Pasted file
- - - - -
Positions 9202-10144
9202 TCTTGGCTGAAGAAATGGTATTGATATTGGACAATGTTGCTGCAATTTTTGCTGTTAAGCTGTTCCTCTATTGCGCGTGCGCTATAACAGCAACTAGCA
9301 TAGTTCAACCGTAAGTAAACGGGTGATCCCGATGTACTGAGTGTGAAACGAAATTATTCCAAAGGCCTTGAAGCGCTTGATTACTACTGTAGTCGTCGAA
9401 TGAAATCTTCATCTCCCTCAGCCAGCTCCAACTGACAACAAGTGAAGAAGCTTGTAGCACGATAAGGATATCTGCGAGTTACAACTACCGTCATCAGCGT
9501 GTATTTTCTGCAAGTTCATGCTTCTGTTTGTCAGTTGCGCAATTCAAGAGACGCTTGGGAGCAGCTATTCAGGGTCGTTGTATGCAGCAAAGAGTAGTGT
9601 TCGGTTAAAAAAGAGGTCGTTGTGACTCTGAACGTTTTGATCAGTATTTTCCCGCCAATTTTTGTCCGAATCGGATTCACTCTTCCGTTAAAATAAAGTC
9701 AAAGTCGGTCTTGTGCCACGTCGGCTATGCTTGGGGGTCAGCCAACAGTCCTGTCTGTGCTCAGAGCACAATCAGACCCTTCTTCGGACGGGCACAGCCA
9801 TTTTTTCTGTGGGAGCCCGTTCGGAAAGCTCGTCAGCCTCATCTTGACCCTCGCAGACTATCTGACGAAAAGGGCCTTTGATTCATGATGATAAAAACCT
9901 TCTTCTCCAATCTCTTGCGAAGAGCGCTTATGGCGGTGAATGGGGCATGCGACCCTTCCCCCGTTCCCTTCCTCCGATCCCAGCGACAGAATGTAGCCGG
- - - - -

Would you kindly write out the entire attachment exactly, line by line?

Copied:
Positions 9202-10144
9202 TCTTGGCTGAAGAAATGGTATTGATATTGGACAATGTTGCTGCAATTTTTGCTGTTAAGCTGTTCCTCTATTGCGCGTGCGCTATAACAGCAACTAGCA
9301 TAGTTCAACCGTAAGTAAACGGGTGATCCCGATGTACTGAGTGTGAAACGAAATTATTCCAAAGGCCTTGAAGCGCTTGATTACTACTGTAGTCGTCGAA
9401 TGAAATCTTCATCTCCCTCAGCCAGCTCCAACTGACAACAAGTGAAGAAGCTTGTAGCACGATAAGGATATCTGCGAGTTACAACTACCGTCATCAGCGT
9501 GTATTTTCTGCAAGTTCATGCTTCTGTTTGTCAGTTGCGCAATTCAAGAGACGCTTGGGAGCAGCTATTCAGGGTCGTTGTATGCAGCAAAGAGTAGTGT
9601 TCGGTTAAAAAAGAGGTCGTTGTGACTCTGAACGTTTTGATCAGTATTTTCCCGCCAATTTTTGTCCGAATCGGATTCACTCTTCCGTTAAAATAAAGTC
9701 AAAGTCGGTCTTGTGCCACGTCGGCTATGCTTGGGGGTCAGCCAACAGTCCTGTCTGTGCTCAGAGCACAATCAGACCCTTCTTCGGACGGGCACAGCCA
9801 TTTTTTCTGTGGGAGCCCGTTCGGAAAGCTCGTCAGCCTCATCTTGACCCTCGCAGACTATCTGACGAAAAGGGCCTTTGATTCATGATGATAAAAACCT
9901 TCTTCTCCAATCTCTTGCGAAGAGCGCTTATGGCGGTGAATGGGGCATGCGACCCTTCCCCCGTTCCCTTCCTCCGATCCCAGCGACAGAATGTAGCCGG